Romancing the Rogueby Barbara Dawson Smith
When Michael Kenyon, the Marquess of Stokeford, finds his grandmother having her palm read by a gypsy beauty, he's convinced that Vivien Thorne is a fortune hunter. The Marquess is determined to expose her as a fraud-and Vivien is equally determined to claim her rightful heritage. Yet neither the spirited gypsy nor the notorious rogue foresee the white-hot desire… See more details below
When Michael Kenyon, the Marquess of Stokeford, finds his grandmother having her palm read by a gypsy beauty, he's convinced that Vivien Thorne is a fortune hunter. The Marquess is determined to expose her as a fraud-and Vivien is equally determined to claim her rightful heritage. Yet neither the spirited gypsy nor the notorious rogue foresee the white-hot desire that turns their battle into a daring game where to surrender is unthinkable...impossible...and altogether irresistible.
Read an Excerpt
The Three Rosebuds
"I have wonderful news," Vivien told her Gypsy parents by the campfire after breakfast. "I've decided to take a husband."
Striving to look joyful, she clasped her hands to her yellow blouse. The words had been more difficult to say than Vivien had expected. Even harder was her effort to show a happy expression, the smile of a woman in love.
Her parents exchanged a glance that was more disbelieving than delighted. Reyna Thorne stood clutching a stack of tin plates, her knuckles gnarled with the rheumatism that had pained her of late. A short man with the build of a bear, Pulika Thorne sat on an overturned crate, his crippled leg stretched out before him.
The yellow and blue caravan at the edge of the camp gave them a measure of privacy from the band of Romany. A short distance away, children ran laughing past the painted vardos with their tall wooden wheels, past the men who sprawled by the sun-dappled brook, past the gossiping women who gathered up the dishes and pots. The aroma of spices and cooking drifted on the summer breeze. In a nearby orchard, apple trees hung heavy with fruit, the branches drooping over the stone wall beside the narrow dirt road.
Her father struggled to his feet with the aid of a thick oak stick. Watching him, Vivien felt a familiar helpless constriction in her breast. The horrifying injury to his leg the previous year had sapped him of strength, though his spirit hadn't dimmed. He could still spinenthralling tales, his wide mouth smiling, his teeth glinting. He could make Vivien shiver at his stories of enchantment and laugh at his jests until her sides hurt.
But his eyes weren't twinkling now. A puzzled concern on his weathered features, he regarded his daughter. "A husband, you say? But only Janus has been courting you."
Vivien brightened her smile. "Yes, Janus," she said, forcing her tone to savor his name when she wanted to spit it out like a bite of green apple. "He wishes me to be his wife. Isn't it wonderful?"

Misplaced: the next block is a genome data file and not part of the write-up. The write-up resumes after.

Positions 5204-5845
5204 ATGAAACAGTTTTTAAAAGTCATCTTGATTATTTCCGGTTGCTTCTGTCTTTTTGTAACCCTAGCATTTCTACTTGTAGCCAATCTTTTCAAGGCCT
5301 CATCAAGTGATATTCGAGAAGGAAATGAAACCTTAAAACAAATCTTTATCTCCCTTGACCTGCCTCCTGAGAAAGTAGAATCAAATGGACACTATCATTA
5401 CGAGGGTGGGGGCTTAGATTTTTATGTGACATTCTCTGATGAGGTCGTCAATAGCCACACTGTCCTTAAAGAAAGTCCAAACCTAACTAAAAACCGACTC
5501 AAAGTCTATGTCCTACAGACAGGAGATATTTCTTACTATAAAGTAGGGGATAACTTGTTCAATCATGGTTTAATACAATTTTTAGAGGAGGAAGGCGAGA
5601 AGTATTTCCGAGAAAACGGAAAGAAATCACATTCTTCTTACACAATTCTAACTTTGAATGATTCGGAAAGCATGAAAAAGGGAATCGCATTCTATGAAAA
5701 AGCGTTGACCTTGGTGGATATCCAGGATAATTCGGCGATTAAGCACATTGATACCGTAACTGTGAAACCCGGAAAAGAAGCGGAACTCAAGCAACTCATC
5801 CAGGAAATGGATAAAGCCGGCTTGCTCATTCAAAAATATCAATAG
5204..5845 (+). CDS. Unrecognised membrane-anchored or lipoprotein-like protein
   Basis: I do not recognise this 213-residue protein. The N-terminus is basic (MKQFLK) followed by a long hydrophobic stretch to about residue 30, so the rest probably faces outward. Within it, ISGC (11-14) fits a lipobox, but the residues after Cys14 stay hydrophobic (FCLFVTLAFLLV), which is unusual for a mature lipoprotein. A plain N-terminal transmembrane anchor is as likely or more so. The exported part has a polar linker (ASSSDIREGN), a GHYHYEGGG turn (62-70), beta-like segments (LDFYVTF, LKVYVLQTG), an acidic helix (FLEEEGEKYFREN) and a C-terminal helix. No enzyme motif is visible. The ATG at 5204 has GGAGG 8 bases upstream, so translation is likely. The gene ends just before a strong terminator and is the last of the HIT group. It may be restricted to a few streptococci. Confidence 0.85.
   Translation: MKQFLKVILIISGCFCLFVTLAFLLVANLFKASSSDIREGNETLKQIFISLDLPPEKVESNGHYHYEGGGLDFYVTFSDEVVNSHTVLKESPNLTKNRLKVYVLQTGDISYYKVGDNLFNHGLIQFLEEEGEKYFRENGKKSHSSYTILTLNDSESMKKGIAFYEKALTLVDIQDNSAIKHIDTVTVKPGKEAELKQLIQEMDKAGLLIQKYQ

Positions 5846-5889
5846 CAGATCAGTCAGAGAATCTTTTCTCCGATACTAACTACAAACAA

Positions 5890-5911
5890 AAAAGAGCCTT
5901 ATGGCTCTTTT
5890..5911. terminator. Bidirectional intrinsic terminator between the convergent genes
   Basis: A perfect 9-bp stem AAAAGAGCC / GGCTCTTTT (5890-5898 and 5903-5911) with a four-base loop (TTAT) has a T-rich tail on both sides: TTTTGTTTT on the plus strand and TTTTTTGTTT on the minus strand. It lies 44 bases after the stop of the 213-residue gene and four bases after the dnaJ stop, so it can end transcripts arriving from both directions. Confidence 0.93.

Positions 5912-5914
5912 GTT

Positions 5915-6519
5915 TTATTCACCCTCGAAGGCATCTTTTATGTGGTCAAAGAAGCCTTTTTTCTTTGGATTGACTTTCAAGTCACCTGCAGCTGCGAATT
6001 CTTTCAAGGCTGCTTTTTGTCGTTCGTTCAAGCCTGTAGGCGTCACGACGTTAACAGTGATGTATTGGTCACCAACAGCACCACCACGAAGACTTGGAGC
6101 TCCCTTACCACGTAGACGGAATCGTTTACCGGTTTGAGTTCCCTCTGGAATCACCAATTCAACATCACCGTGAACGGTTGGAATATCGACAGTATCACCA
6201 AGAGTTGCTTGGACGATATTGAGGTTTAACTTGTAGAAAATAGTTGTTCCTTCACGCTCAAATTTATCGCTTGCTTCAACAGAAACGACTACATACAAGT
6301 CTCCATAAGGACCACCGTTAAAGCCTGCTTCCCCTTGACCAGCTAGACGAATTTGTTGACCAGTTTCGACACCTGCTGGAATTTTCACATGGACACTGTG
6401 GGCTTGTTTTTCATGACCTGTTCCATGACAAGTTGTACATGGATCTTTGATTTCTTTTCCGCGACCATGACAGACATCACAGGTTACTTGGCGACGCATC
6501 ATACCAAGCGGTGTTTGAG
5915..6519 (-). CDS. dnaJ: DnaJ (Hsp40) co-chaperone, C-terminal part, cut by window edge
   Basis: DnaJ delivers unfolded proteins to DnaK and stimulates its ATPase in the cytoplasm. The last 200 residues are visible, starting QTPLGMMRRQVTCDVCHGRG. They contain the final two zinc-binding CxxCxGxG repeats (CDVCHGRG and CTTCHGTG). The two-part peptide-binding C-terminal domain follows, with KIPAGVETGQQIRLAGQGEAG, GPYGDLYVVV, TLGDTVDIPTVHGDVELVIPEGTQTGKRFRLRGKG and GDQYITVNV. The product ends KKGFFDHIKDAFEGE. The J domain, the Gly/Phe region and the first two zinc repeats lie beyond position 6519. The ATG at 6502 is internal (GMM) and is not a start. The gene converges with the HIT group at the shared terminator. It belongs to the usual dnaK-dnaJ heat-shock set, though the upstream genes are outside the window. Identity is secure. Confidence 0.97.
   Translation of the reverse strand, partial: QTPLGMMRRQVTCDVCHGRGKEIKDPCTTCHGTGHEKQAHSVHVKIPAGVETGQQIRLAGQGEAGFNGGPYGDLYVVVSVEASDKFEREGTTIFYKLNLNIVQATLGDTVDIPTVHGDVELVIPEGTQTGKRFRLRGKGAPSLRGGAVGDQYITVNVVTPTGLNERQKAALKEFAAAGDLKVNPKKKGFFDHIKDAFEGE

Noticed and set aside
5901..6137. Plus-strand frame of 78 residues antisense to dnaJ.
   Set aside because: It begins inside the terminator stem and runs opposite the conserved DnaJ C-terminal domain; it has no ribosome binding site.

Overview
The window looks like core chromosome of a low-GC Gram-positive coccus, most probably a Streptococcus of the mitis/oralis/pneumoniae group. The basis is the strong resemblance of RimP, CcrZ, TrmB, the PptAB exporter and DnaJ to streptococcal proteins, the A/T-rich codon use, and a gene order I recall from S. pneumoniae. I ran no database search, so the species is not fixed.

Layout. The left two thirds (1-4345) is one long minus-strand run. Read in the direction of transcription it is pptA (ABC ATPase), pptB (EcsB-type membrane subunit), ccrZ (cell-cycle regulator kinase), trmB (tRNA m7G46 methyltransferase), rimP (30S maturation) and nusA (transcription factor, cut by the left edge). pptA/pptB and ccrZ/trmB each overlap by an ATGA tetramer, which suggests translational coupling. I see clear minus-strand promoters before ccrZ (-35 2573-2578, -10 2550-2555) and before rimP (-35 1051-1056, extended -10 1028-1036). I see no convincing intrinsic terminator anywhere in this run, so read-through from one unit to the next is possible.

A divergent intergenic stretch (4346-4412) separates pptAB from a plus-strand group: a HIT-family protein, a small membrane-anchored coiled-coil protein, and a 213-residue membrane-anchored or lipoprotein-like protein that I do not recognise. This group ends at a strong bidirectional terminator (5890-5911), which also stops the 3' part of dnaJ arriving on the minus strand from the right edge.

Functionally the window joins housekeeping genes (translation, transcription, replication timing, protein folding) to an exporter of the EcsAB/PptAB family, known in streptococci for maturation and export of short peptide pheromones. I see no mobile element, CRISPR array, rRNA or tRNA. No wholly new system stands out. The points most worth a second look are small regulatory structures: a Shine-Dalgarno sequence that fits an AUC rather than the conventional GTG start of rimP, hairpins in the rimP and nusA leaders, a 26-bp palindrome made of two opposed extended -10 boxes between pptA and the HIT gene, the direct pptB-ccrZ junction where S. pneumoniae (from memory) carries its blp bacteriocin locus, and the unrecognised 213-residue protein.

Her mother released a little sound of distress. "Oh, Vivi. That one?"
"He's a swaggering fool," Pulika said flatly. "You told me so yourself when he joined our camp."
"That was before I knew him," Vivien said with a romantic sigh. "Just look at him. He's so very handsome."
She turned her starry gaze to the stocky man who stood in the meadow among the picketed horses, currying a dapple-gray mare. As always, she ignored a crawling sensation on her skin. Everything about Janus repelled her, from his cocky manner to the gold buttons that flashed against the gaudy red of his vest.
A fortnight ago, their wandering band had met up with his group, and Janus had persuaded them to travel south to Devon. Each evening, in a circle of some forty caravans and tents, the dark-eyed Gypsy had singled her out for attention, He liked to talk about himself, to hoard all the attention, to challenge the other young men to feats of strength. Vivien had spurned his attempts to impress her with his prowess. She had no interest in his games, only in the ancient epics and legends being told around the fires.
Until she'd discovered Janus owned something none of her other suitors had possessed. A sack of gold guineas.
In a swirl of purple skirts, Reyna set down the plates on the wooden step of the caravan. "That one is trouble, mark my words. He boasts only of his own importance."
"Listen to your mother," Pulika said. "She's a good judge of a man."
"Look at who she married," Vivien teased.
But for once her father didn't smile. Nor did Reyna, who moved closer to her husband and regarded Vivien worriedly.
Reyna Thorne was small-boned and dark-skinned, no bigger than a fluff of eiderdown, Pulika often said. When Vivien had grown to be a head taller than her mother, taller even than her father, she had hunched her shoulders, feeling awkward and unfeminine beside the daintier girls of the Rom. But Reyna had told Vivien to stand proud, for she was like a beautiful willow among the more common reeds.
Reyna had always been her staunch advocate. Until now.
Now she looked so distressed that Vivien fought the urge to shift her bare feet in the sun-warmed grass. Always, they had been closer than other families, for she was their only child, the daughter born to them in middle age. Because they were so much older than other parents, she felt the fierce desire to provide for them all the things they couldn't afford since her father's injurymeat for the cookpot to give him strength, a brazier to warm the caravan during the winter so that her mother's joints wouldn't ache, new clothes and more blankets and soft pillows.